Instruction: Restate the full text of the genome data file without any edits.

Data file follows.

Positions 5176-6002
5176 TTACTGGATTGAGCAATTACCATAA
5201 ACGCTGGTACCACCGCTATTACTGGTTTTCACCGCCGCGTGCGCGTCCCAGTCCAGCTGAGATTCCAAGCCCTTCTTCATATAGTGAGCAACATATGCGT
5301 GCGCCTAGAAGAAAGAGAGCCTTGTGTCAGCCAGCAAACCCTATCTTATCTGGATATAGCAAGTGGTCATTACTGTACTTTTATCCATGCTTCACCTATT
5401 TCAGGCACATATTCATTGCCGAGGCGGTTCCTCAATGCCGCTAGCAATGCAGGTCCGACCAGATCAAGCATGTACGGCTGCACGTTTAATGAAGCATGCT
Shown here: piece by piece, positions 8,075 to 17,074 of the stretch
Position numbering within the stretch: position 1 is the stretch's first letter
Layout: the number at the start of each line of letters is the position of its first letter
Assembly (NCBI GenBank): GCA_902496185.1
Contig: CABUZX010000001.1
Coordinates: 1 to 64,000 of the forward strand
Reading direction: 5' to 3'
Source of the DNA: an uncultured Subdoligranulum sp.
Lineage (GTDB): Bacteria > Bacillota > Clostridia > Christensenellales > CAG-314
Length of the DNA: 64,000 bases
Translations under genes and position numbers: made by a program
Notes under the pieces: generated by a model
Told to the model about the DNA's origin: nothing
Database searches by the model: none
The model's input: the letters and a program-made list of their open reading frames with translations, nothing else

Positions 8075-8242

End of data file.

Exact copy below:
Positions 5176-6002
5176 TTACTGGATTGAGCAATTACCATAA
5201 ACGCTGGTACCACCGCTATTACTGGTTTTCACCGCCGCGTGCGCGTCCCAGTCCAGCTGAGATTCCAAGCCCTTCTTCATATAGTGAGCAACATATGCGT
5301 GCGCCTAGAAGAAAGAGAGCCTTGTGTCAGCCAGCAAACCCTATCTTATCTGGATATAGCAAGTGGTCATTACTGTACTTTTATCCATGCTTCACCTATT
5401 TCAGGCACATATTCATTGCCGAGGCGGTTCCTCAATGCCGCTAGCAATGCAGGTCCGACCAGATCAAGCATGTACGGCTGCACGTTTAATGAAGCATGCT
Shown here: piece by piece, positions 8,075 to 17,074 of the stretch
Position numbering within the stretch: position 1 is the stretch's first letter
Layout: the number at the start of each line of letters is the position of its first letter
Assembly (NCBI GenBank): GCA_902496185.1
Contig: CABUZX010000001.1
Coordinates: 1 to 64,000 of the forward strand
Reading direction: 5' to 3'
Source of the DNA: an uncultured Subdoligranulum sp.
Lineage (GTDB): Bacteria > Bacillota > Clostridia > Christensenellales > CAG-314
Length of the DNA: 64,000 bases
Translations under genes and position numbers: made by a program
Notes under the pieces: generated by a model
Told to the model about the DNA's origin: nothing
Database searches by the model: none
The model's input: the letters and a program-made list of their open reading frames with translations, nothing else

Positions 8075-8242